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Thursday, April 4, 2013

Trope-tastic Thursday: I Have Your Wife

Trope: I Have Your Wife

Description: In this plot trope, the villain does something especially dastardly - he/she kidnaps someone very close to the hero in an effort to manipulate him to follow their orders. As the trope name indicates, wives are usually the victims here, but everyone from children to very close friends can get snatched and held hostage. The hero is then faced with multiple problems: not only does he have to save his wife(/child/best buddy/dog), but he must deal with the moral dilemma of doing questionable things in order to save her.

Examples: Air Force One, the original Saw, Harry Potter and the Order of the Phoenix

Pros: Drama abounds with this trope, and there's guaranteed to be at least one badass action sequence. After all, the hero must eventually exact revenge on the bastard who Has His Wife, right? This trope also demonstrates the power of love - the hero will do anything to get his beloved back.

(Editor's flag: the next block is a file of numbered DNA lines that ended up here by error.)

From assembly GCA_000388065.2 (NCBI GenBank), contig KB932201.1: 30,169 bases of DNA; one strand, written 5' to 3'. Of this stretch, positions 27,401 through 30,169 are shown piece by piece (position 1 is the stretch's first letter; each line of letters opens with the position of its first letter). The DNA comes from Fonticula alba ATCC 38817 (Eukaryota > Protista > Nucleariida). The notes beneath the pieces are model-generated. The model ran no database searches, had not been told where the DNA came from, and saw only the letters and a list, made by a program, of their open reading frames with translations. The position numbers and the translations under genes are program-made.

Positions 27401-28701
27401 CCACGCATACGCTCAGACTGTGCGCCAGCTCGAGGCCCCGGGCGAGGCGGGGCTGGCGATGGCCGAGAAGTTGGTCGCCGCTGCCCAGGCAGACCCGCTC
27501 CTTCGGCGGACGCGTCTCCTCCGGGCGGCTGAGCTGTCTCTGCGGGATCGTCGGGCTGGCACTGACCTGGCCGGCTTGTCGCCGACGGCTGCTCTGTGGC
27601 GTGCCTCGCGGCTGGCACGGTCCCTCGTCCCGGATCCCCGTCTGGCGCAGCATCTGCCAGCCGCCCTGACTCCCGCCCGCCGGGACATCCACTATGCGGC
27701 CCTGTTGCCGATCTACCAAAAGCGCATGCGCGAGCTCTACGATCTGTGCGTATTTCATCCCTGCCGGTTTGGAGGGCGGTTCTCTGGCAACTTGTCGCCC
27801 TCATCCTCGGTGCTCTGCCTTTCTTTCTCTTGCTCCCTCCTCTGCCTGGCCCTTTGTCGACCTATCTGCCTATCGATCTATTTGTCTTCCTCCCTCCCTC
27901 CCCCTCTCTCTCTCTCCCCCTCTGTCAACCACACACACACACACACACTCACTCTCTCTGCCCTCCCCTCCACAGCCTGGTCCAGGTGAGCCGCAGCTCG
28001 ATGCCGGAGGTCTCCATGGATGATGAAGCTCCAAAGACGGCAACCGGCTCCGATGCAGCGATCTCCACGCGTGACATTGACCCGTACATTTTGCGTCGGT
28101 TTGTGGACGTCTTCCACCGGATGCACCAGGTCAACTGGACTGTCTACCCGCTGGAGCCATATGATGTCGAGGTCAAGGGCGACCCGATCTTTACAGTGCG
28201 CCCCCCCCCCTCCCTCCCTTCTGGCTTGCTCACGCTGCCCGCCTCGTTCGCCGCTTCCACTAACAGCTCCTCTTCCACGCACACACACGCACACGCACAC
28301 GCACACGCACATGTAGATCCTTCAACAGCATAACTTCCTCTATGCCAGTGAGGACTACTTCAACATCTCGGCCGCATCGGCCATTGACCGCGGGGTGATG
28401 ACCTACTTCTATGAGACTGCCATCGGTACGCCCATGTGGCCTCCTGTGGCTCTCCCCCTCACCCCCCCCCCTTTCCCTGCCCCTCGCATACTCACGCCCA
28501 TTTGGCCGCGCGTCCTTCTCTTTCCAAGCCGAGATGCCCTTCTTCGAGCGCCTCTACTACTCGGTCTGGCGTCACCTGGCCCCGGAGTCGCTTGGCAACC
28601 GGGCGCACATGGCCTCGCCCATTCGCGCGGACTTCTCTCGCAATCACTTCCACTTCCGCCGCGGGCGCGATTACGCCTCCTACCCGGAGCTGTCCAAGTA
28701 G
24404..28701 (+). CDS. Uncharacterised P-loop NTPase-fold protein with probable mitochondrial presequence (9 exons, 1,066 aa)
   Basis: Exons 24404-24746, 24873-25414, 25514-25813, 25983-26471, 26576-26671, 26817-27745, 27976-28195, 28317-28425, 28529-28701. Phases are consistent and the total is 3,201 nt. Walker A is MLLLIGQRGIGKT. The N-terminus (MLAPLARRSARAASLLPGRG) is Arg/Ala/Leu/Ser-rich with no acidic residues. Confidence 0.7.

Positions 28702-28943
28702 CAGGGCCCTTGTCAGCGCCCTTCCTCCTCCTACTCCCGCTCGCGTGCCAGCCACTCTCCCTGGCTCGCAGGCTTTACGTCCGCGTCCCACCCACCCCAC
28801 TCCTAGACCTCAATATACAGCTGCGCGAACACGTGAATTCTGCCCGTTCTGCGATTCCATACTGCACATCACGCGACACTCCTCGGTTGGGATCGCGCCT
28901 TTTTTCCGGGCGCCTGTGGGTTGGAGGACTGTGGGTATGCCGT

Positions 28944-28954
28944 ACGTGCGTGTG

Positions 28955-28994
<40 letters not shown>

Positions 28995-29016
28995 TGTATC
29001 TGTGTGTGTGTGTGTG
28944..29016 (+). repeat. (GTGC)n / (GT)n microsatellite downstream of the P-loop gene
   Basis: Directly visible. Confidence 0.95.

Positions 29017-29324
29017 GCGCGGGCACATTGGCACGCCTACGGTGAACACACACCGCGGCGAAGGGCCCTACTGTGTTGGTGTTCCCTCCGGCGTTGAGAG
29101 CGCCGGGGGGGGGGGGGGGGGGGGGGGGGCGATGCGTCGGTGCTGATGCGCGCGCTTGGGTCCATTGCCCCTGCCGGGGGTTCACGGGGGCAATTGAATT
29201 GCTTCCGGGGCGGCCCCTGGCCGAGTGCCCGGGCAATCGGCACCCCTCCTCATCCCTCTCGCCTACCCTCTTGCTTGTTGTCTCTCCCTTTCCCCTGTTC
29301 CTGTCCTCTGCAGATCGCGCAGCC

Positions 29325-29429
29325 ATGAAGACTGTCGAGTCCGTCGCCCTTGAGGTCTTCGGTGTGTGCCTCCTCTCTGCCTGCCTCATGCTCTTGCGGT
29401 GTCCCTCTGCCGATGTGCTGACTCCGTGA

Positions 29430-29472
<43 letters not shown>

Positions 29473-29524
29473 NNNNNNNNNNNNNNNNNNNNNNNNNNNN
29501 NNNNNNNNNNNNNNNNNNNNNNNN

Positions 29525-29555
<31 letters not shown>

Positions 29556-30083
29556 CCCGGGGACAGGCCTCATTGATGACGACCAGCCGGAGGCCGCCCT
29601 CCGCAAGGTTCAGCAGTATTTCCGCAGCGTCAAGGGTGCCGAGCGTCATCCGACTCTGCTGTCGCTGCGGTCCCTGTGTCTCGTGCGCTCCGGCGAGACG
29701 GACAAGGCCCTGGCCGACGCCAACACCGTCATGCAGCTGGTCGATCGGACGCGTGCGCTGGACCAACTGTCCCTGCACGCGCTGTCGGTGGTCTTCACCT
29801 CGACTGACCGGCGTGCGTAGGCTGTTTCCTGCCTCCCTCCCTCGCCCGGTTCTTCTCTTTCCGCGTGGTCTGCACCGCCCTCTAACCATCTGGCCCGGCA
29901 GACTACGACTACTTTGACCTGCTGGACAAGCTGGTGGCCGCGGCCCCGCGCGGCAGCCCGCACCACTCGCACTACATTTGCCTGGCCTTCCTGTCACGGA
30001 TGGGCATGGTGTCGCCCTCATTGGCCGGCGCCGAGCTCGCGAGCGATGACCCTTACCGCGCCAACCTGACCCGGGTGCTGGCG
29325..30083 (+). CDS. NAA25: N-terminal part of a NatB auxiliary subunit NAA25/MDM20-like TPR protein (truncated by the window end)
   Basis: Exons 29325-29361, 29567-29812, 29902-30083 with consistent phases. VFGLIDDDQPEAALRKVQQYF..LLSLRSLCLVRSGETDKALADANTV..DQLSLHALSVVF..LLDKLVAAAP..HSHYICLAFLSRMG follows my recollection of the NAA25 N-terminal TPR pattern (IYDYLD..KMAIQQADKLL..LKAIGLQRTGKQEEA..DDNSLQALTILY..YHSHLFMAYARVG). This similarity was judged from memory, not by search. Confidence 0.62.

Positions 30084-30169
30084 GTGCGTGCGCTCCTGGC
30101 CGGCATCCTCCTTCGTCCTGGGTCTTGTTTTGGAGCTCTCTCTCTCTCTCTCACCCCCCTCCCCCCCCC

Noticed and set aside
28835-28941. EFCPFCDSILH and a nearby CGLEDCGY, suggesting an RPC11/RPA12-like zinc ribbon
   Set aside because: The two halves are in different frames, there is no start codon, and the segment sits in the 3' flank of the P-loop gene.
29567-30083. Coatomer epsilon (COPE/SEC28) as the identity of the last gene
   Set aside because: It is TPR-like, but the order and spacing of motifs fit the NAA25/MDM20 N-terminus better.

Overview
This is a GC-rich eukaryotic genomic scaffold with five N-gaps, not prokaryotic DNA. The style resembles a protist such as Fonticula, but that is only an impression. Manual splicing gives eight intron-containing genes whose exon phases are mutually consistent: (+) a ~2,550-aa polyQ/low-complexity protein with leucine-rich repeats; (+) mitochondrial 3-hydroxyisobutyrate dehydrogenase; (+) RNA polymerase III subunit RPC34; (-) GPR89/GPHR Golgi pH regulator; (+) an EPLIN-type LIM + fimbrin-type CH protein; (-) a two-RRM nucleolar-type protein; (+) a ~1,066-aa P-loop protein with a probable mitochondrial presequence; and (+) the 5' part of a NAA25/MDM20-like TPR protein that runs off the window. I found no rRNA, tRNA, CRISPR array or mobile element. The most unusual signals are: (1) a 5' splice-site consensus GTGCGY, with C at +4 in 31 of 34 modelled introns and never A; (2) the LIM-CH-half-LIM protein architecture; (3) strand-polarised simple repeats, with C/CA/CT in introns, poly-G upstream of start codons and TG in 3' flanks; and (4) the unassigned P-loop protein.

Cons: This can skate into "Damsel in Distress" territory, which has its own list of pros and cons. The kidnapped loved one is at risk of being nothing more than a poorly-developed plot device, rather than a three-dimensional character. Same with the villain, actually. If not enough attention is paid to the details, then you're left with a mustache-twirling caricature who does little else than force the hero into action. While I guess this could be said for most plot tropes, it does seem like I Have Your Wife requires a lot of work to be populated with something other than stock characters and cliches.

Would/Did I Use It?: I've never used this one myself, but I am not opposed to it. I could even flip it around and not limit it to husbands saving wives, of course. I do also like the added aspect of giving the antagonist leverage to dictate the protagonist's actions. I don't mind sharing my puppetmaster duties every now and then!

1 comment:

  1. I would totally use this! I love the way they used this in True Lies and Face/'s not part of the main conflict, just a side conflict. It's realistic and it's not annoying. In movies like Taken...just the concept denotes an eye roll.